Many of our students react to uncomfortable situations by turning them into catastrophes. It’s easy for teachers to dismiss this as drama on their part.
In a way, it is. And it also isn’t.
It’s a “socially acceptable” pattern they’ve adopted to avoid uncomfortable feelings.
Their story expands and gathers momentum as it’s shared with sympathetic listeners. Our students are externalizing their experience to seek relief from their immense unease. Otherwise, they are overwhelmed with emotions they don’t know how to handle.
Unfortunately for them, it doesn’t work. The feelings they don’t want to feel continue to seek presence. Those feelings will demand attention at some point in some way.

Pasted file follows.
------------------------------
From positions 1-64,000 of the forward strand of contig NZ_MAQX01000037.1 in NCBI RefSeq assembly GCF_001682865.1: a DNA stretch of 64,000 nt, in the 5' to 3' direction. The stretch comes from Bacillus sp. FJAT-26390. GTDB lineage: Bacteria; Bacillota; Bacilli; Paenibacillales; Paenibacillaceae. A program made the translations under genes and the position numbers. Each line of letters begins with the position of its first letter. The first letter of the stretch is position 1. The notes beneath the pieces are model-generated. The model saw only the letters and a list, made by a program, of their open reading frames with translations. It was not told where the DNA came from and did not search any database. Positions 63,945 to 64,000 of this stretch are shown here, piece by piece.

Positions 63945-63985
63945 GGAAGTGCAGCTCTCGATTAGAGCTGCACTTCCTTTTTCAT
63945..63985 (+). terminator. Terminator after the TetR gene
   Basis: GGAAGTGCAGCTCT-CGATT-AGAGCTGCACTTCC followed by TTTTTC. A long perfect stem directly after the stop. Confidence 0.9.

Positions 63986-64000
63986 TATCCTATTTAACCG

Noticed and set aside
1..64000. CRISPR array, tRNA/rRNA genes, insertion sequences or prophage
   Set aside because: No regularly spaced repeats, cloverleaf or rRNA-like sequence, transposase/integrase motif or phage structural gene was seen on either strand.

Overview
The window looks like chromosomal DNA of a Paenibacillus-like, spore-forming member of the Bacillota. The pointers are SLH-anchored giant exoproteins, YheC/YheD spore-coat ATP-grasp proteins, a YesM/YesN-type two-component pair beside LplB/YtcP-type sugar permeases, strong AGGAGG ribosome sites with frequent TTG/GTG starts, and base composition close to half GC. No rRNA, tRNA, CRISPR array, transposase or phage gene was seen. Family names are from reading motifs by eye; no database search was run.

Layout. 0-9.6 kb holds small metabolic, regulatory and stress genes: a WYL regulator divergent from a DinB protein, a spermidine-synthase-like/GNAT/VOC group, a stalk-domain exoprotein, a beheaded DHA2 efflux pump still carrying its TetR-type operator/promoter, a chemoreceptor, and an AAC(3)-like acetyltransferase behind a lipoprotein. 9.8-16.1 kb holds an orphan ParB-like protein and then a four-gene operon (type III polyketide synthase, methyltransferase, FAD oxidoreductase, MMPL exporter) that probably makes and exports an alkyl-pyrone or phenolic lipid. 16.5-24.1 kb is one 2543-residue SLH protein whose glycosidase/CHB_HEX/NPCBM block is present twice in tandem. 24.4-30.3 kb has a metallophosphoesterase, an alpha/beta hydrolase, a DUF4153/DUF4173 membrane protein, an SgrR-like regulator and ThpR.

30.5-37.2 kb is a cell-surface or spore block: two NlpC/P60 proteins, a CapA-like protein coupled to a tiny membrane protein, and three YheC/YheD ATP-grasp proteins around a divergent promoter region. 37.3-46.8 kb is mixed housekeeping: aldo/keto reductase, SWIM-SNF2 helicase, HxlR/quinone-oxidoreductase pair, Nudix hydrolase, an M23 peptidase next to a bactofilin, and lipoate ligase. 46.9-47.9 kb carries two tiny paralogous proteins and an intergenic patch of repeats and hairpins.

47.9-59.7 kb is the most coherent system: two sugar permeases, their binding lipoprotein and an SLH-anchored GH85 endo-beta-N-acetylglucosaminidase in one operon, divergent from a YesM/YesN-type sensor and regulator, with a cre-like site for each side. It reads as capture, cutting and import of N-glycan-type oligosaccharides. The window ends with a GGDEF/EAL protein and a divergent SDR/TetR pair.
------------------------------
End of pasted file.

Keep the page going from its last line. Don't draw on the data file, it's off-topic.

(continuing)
In the meantime, they take up precious psychic space as they linger around unprocessed. Our students become less available for presence because they’re preoccupied keeping up a drama of their own making.
By falling into the cognitive distortion of “magnification” or “awfulizing,” our students seek escape, denial, or anything but the shame and pain of feeling significant discomfort.
We can help them get in touch with their initial feelings and guide them back to wholeness (imperfectly awesome) by utilizing two of our most important cognitive/mindful tools: FLIP the Mood® and Slow Breath Practice®.
Our students need to know that their painful emotions won’t destroy them. They need to learn how to manage difficult emotions in ways that lead them back to equilibrium.